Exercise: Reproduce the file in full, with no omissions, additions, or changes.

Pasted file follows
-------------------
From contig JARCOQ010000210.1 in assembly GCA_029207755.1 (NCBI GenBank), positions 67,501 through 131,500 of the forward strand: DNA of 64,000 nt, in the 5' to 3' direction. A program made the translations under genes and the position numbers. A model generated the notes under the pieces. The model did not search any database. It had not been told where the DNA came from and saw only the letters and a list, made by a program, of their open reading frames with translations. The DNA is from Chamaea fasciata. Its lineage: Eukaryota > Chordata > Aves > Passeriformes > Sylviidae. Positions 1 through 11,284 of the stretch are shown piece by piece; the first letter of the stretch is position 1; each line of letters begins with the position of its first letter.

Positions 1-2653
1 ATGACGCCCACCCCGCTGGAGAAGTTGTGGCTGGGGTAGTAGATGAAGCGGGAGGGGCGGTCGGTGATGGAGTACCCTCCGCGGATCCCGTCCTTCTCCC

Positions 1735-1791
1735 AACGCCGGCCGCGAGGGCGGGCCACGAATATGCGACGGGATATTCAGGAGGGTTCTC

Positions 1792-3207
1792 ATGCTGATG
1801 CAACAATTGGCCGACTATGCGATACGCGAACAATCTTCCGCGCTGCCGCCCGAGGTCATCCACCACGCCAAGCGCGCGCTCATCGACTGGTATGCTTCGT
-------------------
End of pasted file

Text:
From contig JARCOQ010000210.1 in assembly GCA_029207755.1 (NCBI GenBank), positions 67,501 through 131,500 of the forward strand: DNA of 64,000 nt, in the 5' to 3' direction. A program made the translations under genes and the position numbers. A model generated the notes under the pieces. The model did not search any database. It had not been told where the DNA came from and saw only the letters and a list, made by a program, of their open reading frames with translations. The DNA is from Chamaea fasciata. Its lineage: Eukaryota > Chordata > Aves > Passeriformes > Sylviidae. Positions 1 through 11,284 of the stretch are shown piece by piece; the first letter of the stretch is position 1; each line of letters begins with the position of its first letter.

Positions 1-2653
1 ATGACGCCCACCCCGCTGGAGAAGTTGTGGCTGGGGTAGTAGATGAAGCGGGAGGGGCGGTCGGTGATGGAGTACCCTCCGCGGATCCCGTCCTTCTCCC

Positions 1735-1791
1735 AACGCCGGCCGCGAGGGCGGGCCACGAATATGCGACGGGATATTCAGGAGGGTTCTC

Positions 1792-3207
1792 ATGCTGATG
1801 CAACAATTGGCCGACTATGCGATACGCGAACAATCTTCCGCGCTGCCGCCCGAGGTCATCCACCACGCCAAGCGCGCGCTCATCGACTGGTATGCTTCGT